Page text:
Writer/Speaker
into a commercial art career, I was pushed into writing by a promise--a promise made to my mother several months before her death.

During my early teen years, Mom, an ardent Native American historian, labored over a novel set in 1836 Oklahoma. We didn't own a typewriter and, as a twelve-year-old, I often wrote on lined yellow tablets while she dictated the struggles of a half breed Seminole to find a home among the Creek nation. The story and the characters were imprinted upon my psyche, and when she failed to find a publisher, I was as devastated as Mom.

Though my education had been in journalism and art, I was thoroughly unprepared to keep the one thing my mother asked of me--don't let the story die. When the time came, I took the manuscript she entrusted to me and stored it under the bed. Keeping the promise was just too painful, besides I had two daughters and a career to keep me busy.

Hidden and gathering a layer of dust, the manuscript haunted me. Finally after fifteen years, I couldn't keep the promise pushed to the back of my head any longer. Unfortunately Mom's writing style was too passive for today's reading audience. So, I embarked upon what has become a passion for me--I became a writer.

It didn't happen overnight. I took writing and Creek language/history classes, entered contests, attended conferences, and joined a weekly critique group whose members pointed out my errors and encouraged my efforts. I wrote and rewrote Mom's novel, garnering a number of awards. I like to think the skeleton of the story is Mom's and I just put meat on the bones. To date it is unpublished, but, someday maybe…..

An unintended consequence of trying to keep a promise was the awakening of the writer in me. Steeped from childhood in Civil War history and Indian lore, my genre has been historical. This complements a hobby my husband and I share--genealogy. Perhaps I am just comfortable with ghosts, but I've crafted two Civil War novels and a number of short stories from family legends.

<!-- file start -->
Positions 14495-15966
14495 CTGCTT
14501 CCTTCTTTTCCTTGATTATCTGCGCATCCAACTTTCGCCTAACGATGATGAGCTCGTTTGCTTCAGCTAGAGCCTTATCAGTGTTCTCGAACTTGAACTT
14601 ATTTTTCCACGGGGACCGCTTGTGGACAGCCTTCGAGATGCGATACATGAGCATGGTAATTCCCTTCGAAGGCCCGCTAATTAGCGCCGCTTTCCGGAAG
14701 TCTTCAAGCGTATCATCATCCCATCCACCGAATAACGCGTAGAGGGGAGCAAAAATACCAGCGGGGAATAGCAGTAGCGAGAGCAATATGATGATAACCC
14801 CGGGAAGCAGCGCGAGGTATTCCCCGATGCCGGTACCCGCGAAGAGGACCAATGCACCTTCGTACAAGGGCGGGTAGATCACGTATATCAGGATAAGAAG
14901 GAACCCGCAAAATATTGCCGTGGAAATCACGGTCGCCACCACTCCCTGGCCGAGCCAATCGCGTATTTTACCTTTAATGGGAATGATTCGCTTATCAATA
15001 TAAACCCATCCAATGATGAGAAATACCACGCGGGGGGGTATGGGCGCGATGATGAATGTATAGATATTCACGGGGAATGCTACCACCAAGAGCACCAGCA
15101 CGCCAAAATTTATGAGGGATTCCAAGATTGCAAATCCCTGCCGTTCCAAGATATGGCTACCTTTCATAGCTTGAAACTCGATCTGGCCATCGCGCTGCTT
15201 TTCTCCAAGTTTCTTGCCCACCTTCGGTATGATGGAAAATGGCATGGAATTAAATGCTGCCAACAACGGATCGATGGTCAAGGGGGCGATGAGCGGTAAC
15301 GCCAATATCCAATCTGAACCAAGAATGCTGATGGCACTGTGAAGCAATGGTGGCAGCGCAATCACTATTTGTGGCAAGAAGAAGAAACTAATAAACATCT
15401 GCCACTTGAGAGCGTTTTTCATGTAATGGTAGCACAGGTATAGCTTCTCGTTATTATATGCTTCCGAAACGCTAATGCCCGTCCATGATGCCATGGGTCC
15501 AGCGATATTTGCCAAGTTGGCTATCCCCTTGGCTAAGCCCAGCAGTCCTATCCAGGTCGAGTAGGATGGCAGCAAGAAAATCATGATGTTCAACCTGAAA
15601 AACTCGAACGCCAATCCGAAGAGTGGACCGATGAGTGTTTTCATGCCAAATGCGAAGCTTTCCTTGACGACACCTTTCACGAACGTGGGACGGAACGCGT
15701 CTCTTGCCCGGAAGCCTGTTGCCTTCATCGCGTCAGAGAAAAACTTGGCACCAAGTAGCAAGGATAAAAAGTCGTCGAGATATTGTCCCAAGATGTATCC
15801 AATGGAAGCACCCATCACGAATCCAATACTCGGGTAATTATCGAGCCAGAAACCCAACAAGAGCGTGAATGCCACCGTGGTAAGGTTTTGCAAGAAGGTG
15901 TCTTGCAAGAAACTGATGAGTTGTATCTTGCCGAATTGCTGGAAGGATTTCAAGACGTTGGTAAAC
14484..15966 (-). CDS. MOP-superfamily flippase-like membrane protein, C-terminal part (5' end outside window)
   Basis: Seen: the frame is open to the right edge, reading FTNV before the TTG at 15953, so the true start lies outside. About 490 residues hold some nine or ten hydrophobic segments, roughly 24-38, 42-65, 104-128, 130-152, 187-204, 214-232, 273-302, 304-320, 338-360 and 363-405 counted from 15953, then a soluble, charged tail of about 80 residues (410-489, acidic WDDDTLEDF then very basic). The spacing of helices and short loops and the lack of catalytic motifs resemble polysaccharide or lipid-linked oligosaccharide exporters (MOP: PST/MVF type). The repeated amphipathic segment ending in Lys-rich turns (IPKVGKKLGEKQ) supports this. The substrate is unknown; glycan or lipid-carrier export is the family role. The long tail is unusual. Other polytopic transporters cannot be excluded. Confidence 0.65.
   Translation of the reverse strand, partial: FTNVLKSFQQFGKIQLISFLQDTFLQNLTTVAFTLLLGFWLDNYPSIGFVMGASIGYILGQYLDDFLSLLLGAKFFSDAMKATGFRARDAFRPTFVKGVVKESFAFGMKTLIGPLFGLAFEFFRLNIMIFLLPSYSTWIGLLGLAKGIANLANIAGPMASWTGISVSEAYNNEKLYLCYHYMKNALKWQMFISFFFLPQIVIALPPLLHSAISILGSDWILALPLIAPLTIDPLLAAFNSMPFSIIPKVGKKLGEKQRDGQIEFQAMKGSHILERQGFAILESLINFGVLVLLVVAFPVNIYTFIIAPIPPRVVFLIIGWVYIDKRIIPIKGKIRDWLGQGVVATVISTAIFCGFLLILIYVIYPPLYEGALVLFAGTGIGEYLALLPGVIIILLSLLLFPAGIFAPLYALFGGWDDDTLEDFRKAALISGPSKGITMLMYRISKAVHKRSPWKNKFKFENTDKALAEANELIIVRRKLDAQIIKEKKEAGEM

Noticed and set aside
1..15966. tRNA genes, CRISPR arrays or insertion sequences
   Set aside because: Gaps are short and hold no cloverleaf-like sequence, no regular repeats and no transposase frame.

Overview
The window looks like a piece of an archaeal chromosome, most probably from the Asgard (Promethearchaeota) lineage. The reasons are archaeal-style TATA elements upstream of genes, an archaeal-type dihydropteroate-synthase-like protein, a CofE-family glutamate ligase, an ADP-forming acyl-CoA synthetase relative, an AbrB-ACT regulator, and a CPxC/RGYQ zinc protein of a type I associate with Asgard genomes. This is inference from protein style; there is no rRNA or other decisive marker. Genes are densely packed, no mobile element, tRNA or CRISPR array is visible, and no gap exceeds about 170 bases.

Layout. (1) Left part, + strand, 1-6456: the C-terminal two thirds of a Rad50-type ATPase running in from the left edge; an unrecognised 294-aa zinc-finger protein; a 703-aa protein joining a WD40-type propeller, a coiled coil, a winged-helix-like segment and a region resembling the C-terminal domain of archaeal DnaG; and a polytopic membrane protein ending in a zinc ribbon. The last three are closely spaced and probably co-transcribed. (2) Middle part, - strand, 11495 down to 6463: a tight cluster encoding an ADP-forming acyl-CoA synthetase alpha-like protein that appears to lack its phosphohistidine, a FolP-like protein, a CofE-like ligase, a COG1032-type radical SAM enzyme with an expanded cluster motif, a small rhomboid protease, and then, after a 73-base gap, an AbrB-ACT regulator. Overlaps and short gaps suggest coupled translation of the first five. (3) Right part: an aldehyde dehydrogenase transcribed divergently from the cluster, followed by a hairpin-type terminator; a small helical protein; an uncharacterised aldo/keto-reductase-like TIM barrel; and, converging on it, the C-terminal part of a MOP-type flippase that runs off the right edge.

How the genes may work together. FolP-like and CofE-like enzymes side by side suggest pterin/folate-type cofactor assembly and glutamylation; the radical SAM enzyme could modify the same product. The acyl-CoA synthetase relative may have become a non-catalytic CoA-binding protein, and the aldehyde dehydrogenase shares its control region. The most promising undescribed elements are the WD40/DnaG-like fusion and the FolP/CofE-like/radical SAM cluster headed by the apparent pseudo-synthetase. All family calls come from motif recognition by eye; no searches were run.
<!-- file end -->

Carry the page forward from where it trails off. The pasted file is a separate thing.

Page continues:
Combining my knowledge of storytelling and genealogy, I often speak to groups on the need to record family legends. These front porch or fireside stories survived through generations of telling before the distraction of television and high energy movies replaced after dinner or Sunday afternoon gatherings.

This belief in the need to remember the lives of our ancestors led to the recent creation of the book,
Preserving Family Legends for Future Generations. Filled with writing tips and examples of crafting ancestor stories, it is my hope that readers will be inspired to look back in time and dust off the bones of family members who reside only in memory or as names on a genealogy chart.
M. Carolyn Steele
A promise to Melba Kent Kalkins spurred a daughter's love of writing.
I
have friends who always knew they wanted to write, often penning stories while still in elementary school. That wasn't me. Long after I was settled
A
fter all, who lives to be forgotten? Not me, and certainly not our grandparents or those who came before them.
contact the author: mcarolyn.steele@cox.net